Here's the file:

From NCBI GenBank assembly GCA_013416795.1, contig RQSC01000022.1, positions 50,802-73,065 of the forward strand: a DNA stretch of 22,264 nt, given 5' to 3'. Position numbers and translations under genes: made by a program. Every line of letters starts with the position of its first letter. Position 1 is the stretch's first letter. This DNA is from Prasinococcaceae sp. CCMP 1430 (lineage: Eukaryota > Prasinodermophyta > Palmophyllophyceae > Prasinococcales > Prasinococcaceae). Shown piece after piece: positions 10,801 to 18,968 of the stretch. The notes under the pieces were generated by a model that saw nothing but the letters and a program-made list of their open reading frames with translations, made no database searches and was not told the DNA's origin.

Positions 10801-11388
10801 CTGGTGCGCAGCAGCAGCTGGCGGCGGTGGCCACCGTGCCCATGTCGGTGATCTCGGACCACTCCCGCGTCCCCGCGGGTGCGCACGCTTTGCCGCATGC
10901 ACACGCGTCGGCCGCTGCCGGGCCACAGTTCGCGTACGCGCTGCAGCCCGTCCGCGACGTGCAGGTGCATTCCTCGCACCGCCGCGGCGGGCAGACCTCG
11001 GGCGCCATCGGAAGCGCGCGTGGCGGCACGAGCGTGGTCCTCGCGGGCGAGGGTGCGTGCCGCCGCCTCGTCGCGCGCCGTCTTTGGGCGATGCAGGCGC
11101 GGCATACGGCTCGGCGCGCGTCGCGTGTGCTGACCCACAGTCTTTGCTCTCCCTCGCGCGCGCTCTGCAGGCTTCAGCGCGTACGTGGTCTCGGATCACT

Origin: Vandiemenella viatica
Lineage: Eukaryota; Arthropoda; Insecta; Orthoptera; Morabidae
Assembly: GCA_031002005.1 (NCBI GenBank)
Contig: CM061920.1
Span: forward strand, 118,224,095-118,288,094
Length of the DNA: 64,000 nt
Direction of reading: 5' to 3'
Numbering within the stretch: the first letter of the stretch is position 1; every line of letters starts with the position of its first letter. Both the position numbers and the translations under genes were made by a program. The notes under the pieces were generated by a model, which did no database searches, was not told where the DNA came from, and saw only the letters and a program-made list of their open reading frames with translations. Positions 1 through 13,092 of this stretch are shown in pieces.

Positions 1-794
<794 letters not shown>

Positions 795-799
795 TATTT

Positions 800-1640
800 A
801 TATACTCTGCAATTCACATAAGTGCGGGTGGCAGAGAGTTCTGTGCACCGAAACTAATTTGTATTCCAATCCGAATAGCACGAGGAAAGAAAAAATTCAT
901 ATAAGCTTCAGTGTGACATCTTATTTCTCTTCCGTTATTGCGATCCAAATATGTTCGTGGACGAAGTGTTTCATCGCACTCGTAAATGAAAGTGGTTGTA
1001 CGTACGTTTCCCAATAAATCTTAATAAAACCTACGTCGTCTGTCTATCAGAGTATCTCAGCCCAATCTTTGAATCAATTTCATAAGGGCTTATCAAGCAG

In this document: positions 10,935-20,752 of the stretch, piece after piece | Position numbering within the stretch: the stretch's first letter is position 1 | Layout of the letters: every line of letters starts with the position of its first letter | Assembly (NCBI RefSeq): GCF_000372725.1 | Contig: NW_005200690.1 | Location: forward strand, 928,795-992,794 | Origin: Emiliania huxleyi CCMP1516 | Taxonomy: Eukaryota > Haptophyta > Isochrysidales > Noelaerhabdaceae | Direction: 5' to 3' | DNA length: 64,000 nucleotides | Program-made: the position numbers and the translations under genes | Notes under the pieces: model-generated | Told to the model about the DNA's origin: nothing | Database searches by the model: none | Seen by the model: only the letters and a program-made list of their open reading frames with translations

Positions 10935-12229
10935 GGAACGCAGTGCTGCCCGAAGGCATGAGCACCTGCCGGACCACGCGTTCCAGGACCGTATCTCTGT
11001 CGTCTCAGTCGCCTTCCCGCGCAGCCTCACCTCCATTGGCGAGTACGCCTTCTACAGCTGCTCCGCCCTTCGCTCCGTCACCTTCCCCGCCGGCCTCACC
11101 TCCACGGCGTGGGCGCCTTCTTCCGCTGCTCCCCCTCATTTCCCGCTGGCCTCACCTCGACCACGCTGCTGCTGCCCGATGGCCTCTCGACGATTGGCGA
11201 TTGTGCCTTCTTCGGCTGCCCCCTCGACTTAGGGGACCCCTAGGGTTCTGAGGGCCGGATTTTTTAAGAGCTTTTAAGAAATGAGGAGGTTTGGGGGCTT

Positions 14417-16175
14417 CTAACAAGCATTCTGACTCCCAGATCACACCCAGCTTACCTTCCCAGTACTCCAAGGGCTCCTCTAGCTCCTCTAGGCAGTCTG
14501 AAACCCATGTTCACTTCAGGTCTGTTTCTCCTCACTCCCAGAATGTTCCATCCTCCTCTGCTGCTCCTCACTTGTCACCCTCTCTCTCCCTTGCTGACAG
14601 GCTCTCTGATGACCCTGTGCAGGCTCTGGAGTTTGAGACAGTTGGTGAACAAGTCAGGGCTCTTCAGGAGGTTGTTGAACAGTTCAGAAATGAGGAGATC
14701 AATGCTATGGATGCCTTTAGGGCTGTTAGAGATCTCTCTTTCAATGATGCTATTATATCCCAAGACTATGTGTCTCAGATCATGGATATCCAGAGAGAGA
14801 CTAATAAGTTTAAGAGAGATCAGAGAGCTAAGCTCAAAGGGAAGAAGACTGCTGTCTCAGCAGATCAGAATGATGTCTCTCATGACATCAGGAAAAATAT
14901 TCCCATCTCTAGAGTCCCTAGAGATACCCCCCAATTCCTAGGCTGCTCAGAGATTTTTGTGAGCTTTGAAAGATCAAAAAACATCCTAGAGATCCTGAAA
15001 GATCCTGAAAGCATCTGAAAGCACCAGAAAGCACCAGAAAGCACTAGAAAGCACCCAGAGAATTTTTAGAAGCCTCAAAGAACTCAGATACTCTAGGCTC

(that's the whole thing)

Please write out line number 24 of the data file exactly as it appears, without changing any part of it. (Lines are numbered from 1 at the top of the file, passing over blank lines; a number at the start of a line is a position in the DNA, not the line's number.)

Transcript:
In this document: positions 10,935-20,752 of the stretch, piece after piece | Position numbering within the stretch: the stretch's first letter is position 1 | Layout of the letters: every line of letters starts with the position of its first letter | Assembly (NCBI RefSeq): GCF_000372725.1 | Contig: NW_005200690.1 | Location: forward strand, 928,795-992,794 | Origin: Emiliania huxleyi CCMP1516 | Taxonomy: Eukaryota > Haptophyta > Isochrysidales > Noelaerhabdaceae | Direction: 5' to 3' | DNA length: 64,000 nucleotides | Program-made: the position numbers and the translations under genes | Notes under the pieces: model-generated | Told to the model about the DNA's origin: nothing | Database searches by the model: none | Seen by the model: only the letters and a program-made list of their open reading frames with translations